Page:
In Texas, Sometimes the Cops Can Hunt You Down with Your Cell Phone without a Warrant.

Posted by Bob MabryJan 28, 20190 Comments

The Texas Court of Criminal Appeals in a unanimous opinion written by Judge Barbara Hervey held that evidence suppression is not a remedy for a violation of the federal Stored Communications Act or Texas Code of Criminal Procedure Art. 18.21 notwithstanding Texas Code of Criminal Procedure Art. 38.23, and, additionally, that no warrant is required to access a limited amount of real-time cell-site information from a defendant's wireless carrier.

Christian Vernon Sims, pictured above courtesy of The Paris News, was a suspect in his grandmother's murder. The grandmother's credit card had been used 80 miles north of the crime scene. A sheriff's deputy who was the investigating officer in the shooting returned to his office to seek a warrant for the cell phone information. It was a Thursday; it was before the close of business hours. A sheriff's deputy requested that Sims's phone be pinged without a warrant on an emergency basis. That deputy reported that 20 minutes passed before he got real-time information as to where Sims's phone was. The sheriff's office figured out what road Sims was taking, and local police forces along that road narrowed down where he was to a motel where he was arrested without incident. He moved to have the phone information suppressed, which the trial court denied, and he ended up pleading to a 35-year sentence, but with the right to carry the motion to suppress upon appeal. The Sixth Court of Appeals in Texarkana affirmed, and the Court of Criminal Appeals granted a petition for discretionary review.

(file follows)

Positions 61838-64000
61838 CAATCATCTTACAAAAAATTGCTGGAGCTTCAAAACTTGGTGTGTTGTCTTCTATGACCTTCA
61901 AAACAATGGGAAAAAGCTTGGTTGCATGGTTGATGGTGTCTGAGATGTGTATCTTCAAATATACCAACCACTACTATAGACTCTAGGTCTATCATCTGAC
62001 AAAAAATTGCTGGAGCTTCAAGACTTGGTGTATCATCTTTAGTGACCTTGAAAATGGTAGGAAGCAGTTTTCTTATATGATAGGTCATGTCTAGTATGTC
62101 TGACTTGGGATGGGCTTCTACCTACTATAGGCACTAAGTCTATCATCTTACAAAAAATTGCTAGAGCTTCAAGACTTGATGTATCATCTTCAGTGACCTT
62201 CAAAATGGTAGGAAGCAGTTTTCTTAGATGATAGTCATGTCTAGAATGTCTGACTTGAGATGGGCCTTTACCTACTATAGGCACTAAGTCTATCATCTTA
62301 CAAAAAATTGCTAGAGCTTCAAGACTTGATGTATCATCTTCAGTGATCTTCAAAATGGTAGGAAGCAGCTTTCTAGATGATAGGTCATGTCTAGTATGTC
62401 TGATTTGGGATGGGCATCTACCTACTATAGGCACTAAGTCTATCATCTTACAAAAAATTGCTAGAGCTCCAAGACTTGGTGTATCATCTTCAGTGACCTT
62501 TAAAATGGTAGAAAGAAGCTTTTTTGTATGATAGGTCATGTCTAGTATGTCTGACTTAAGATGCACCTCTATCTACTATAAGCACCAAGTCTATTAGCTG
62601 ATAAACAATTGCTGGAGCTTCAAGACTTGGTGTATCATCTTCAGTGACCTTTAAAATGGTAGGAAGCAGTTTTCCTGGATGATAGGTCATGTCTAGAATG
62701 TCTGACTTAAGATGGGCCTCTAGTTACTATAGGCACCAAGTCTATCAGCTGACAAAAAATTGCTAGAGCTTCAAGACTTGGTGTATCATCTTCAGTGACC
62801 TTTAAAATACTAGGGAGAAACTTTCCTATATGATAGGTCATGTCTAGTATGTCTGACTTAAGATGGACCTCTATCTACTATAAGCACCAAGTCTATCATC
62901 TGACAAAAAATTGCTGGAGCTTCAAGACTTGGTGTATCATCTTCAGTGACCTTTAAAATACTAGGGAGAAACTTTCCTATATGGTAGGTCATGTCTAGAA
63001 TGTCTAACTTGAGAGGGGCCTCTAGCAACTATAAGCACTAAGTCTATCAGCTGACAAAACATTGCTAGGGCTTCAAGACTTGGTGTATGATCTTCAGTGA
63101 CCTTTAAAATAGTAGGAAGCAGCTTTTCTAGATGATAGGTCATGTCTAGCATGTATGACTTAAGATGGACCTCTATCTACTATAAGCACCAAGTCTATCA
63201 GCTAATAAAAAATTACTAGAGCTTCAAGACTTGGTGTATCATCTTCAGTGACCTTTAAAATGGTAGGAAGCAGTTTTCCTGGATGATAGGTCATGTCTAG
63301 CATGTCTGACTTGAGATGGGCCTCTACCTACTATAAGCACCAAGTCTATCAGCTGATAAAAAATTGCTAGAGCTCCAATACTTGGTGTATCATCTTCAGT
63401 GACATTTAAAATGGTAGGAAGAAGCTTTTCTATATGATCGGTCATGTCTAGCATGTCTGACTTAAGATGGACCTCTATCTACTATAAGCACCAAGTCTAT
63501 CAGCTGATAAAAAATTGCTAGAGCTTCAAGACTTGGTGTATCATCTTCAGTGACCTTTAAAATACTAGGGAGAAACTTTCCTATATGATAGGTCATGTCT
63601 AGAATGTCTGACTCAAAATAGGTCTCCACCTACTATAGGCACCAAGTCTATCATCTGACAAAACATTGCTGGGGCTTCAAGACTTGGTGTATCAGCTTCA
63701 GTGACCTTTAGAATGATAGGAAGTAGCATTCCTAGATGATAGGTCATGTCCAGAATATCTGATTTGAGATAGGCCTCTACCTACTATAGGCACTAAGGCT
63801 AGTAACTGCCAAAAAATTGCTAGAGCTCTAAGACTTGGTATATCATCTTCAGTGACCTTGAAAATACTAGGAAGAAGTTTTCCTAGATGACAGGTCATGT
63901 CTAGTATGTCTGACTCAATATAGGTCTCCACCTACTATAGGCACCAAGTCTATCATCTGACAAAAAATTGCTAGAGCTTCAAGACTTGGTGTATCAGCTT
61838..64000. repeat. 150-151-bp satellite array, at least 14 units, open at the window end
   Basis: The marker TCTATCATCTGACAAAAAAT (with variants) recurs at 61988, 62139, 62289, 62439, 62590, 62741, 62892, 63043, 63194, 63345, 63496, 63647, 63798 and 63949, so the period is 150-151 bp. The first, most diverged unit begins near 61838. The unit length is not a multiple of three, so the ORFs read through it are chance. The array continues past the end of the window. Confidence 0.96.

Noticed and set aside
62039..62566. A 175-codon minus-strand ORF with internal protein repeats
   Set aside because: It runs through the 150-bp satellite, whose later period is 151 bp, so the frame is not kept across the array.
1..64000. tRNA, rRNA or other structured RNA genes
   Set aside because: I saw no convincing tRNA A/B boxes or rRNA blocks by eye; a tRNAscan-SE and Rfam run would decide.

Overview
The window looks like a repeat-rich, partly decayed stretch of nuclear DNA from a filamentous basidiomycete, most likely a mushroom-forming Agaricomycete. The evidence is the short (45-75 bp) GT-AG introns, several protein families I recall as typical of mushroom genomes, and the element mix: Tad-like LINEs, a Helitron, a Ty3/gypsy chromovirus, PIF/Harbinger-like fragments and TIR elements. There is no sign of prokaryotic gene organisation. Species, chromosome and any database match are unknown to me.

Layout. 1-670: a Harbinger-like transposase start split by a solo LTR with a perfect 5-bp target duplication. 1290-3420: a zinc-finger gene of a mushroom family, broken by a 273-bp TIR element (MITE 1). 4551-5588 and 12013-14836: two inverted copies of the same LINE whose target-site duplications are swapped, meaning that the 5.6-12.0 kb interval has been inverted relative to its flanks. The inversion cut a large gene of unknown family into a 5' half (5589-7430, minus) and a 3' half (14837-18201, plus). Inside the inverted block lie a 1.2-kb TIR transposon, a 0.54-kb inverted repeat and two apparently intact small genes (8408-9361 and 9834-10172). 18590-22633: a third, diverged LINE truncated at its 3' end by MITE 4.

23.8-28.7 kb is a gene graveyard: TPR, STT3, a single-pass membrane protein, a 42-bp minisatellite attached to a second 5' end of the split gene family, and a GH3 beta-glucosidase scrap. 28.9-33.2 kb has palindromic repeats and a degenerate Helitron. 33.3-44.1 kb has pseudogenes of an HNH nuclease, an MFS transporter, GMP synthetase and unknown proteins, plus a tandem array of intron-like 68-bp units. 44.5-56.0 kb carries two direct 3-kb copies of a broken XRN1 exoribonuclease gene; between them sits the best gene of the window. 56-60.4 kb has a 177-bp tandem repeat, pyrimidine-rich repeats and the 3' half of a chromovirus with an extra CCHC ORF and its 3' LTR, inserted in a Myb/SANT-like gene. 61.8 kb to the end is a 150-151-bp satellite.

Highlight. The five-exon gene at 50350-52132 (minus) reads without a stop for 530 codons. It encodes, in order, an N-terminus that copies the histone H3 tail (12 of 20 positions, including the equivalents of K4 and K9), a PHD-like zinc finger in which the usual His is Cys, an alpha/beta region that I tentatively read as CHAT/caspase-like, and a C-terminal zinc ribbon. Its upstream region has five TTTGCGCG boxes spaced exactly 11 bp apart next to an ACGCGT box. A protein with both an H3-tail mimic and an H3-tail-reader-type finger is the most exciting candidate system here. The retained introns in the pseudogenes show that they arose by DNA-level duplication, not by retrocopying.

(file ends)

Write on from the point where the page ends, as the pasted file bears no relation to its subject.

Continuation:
The federal Stored Communications Act provides that its civil remedies are the only sanctions for a nonconstitutional violation of it. Neither the COA opinion nor the CCA opinion note that under Article Six, paragraph two of the United States Constitution, federal law trumps any state law at all– even a state's constitution. So suppression on the basis of the Stored Communications Act was always a nonstarter.

The Court of Criminal Appeals ruled that Article 18.21 was made law after Article 38.23 and, so, supersedes it. Article 18.21 has been moved to chapter 18B of the Code of Criminal Procedure. This case was, of course, under the old law.
Though the United States Supreme Court case of Carpenter v. United States found that Carpenter's Fourth Amendment rights had been violated by the United States by its looking at 12,898 location points cataloging Carpenter's movements over 127 days—an average of 101 data points per day without a warrant based on probable cause. It said its ruling had nothing to do real-time information as in Sims's case and opines that exigent circumstances might arise in the case of a fleeing suspect as here. The CCA held, therefore, that Sims's case was not on all fours with Carpenter.

This case was wrongly decided. There was not any exigency excusing the lack of a warrant. The suspect was already at least 80 miles away. He was 16 years old and had killed his grandmother– no reason to think that he was a great danger to others. He was driving in a car and was going to have to sleep. The record is clear that law enforcement could have a gotten a warrant. The court just did not want to rule in favor of a granny-killer.

To be fair to my friends in law enforcement, any prudent Texas agency is going to implement procedures to get a warrant in situations like this. It is a best practice and keeps the appellate prosecutors from having to go one or more extra rounds in a future case.